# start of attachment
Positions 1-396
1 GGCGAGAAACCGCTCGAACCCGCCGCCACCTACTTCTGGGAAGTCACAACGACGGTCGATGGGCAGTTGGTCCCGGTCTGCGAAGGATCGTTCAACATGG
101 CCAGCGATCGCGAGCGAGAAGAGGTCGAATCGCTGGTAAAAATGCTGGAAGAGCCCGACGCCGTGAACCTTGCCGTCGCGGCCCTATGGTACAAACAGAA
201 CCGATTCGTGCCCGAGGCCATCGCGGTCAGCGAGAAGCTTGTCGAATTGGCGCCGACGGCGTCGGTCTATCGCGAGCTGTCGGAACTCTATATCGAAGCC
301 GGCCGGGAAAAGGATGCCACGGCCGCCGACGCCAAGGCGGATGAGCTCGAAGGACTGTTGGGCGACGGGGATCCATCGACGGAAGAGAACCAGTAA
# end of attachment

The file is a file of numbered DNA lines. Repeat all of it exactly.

Positions 1-396
1 GGCGAGAAACCGCTCGAACCCGCCGCCACCTACTTCTGGGAAGTCACAACGACGGTCGATGGGCAGTTGGTCCCGGTCTGCGAAGGATCGTTCAACATGG
101 CCAGCGATCGCGAGCGAGAAGAGGTCGAATCGCTGGTAAAAATGCTGGAAGAGCCCGACGCCGTGAACCTTGCCGTCGCGGCCCTATGGTACAAACAGAA
201 CCGATTCGTGCCCGAGGCCATCGCGGTCAGCGAGAAGCTTGTCGAATTGGCGCCGACGGCGTCGGTCTATCGCGAGCTGTCGGAACTCTATATCGAAGCC
301 GGCCGGGAAAAGGATGCCACGGCCGCCGACGCCAAGGCGGATGAGCTCGAAGGACTGTTGGGCGACGGGGATCCATCGACGGAAGAGAACCAGTAA